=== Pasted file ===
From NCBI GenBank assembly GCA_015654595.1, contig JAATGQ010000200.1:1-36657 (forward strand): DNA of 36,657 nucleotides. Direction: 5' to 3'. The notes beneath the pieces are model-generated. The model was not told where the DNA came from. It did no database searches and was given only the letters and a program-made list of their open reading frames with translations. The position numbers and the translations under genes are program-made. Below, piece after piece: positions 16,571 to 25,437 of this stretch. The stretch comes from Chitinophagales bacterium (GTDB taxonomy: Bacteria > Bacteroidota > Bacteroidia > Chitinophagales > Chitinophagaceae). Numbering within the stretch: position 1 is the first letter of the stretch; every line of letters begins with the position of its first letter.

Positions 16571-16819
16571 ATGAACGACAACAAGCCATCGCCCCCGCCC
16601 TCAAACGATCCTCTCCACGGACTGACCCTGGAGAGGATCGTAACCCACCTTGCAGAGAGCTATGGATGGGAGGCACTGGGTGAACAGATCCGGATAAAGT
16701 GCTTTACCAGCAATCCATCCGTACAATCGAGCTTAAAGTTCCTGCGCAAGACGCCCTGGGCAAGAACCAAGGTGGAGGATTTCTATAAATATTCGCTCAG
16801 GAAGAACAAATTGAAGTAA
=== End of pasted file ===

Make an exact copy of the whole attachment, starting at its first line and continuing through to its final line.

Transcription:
From NCBI GenBank assembly GCA_015654595.1, contig JAATGQ010000200.1:1-36657 (forward strand): DNA of 36,657 nucleotides. Direction: 5' to 3'. The notes beneath the pieces are model-generated. The model was not told where the DNA came from. It did no database searches and was given only the letters and a program-made list of their open reading frames with translations. The position numbers and the translations under genes are program-made. Below, piece after piece: positions 16,571 to 25,437 of this stretch. The stretch comes from Chitinophagales bacterium (GTDB taxonomy: Bacteria > Bacteroidota > Bacteroidia > Chitinophagales > Chitinophagaceae). Numbering within the stretch: position 1 is the first letter of the stretch; every line of letters begins with the position of its first letter.

Positions 16571-16819
16571 ATGAACGACAACAAGCCATCGCCCCCGCCC
16601 TCAAACGATCCTCTCCACGGACTGACCCTGGAGAGGATCGTAACCCACCTTGCAGAGAGCTATGGATGGGAGGCACTGGGTGAACAGATCCGGATAAAGT
16701 GCTTTACCAGCAATCCATCCGTACAATCGAGCTTAAAGTTCCTGCGCAAGACGCCCTGGGCAAGAACCAAGGTGGAGGATTTCTATAAATATTCGCTCAG
16801 GAAGAACAAATTGAAGTAA